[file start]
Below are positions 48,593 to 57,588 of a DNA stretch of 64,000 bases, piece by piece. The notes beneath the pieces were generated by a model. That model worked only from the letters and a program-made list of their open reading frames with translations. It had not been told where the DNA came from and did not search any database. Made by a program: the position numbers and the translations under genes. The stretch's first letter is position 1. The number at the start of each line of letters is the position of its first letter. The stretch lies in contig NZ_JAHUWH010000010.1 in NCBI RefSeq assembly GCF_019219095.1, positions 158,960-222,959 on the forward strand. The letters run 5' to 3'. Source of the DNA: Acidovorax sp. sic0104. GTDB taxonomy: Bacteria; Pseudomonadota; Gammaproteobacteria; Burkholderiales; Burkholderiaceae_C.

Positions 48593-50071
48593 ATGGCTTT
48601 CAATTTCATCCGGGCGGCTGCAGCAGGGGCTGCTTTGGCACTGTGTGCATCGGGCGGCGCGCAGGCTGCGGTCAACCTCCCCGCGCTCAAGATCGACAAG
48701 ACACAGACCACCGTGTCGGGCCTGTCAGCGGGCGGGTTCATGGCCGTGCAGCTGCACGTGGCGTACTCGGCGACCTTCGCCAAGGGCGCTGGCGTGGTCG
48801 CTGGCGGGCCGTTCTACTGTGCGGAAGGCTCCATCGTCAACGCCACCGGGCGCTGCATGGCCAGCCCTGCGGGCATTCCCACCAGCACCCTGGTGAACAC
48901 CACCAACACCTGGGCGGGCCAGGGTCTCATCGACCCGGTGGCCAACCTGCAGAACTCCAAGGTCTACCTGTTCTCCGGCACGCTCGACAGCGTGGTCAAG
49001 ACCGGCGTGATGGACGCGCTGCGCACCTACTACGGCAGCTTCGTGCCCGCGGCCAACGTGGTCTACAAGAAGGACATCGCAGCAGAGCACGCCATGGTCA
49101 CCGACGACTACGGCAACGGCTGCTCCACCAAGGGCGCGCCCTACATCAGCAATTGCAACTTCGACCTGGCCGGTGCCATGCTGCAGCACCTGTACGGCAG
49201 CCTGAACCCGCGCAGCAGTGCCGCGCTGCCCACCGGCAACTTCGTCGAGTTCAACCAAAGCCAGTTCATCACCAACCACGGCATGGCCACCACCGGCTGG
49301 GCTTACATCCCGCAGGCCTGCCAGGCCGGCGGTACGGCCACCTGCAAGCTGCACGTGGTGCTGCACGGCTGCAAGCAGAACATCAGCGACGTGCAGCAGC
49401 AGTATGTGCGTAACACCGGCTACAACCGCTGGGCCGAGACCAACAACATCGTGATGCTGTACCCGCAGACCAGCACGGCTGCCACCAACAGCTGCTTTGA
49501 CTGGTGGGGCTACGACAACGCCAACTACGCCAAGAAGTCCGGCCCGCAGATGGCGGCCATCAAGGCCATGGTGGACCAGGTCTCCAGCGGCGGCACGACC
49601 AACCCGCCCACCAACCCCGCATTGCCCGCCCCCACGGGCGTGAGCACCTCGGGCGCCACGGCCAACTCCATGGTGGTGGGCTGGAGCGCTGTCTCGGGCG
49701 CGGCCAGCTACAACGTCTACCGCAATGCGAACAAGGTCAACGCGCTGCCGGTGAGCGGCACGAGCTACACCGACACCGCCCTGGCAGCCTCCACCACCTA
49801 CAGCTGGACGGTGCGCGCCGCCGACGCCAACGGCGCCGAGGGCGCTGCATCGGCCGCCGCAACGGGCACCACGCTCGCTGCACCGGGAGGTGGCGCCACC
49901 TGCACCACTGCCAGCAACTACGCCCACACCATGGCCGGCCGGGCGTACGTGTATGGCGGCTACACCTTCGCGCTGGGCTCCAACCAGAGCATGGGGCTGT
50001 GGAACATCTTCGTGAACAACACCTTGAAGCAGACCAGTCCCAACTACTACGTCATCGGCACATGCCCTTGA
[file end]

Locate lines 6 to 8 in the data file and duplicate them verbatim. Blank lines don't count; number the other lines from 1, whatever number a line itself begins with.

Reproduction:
48801 CTGGCGGGCCGTTCTACTGTGCGGAAGGCTCCATCGTCAACGCCACCGGGCGCTGCATGGCCAGCCCTGCGGGCATTCCCACCAGCACCCTGGTGAACAC
48901 CACCAACACCTGGGCGGGCCAGGGTCTCATCGACCCGGTGGCCAACCTGCAGAACTCCAAGGTCTACCTGTTCTCCGGCACGCTCGACAGCGTGGTCAAG
49001 ACCGGCGTGATGGACGCGCTGCGCACCTACTACGGCAGCTTCGTGCCCGCGGCCAACGTGGTCTACAAGAAGGACATCGCAGCAGAGCACGCCATGGTCA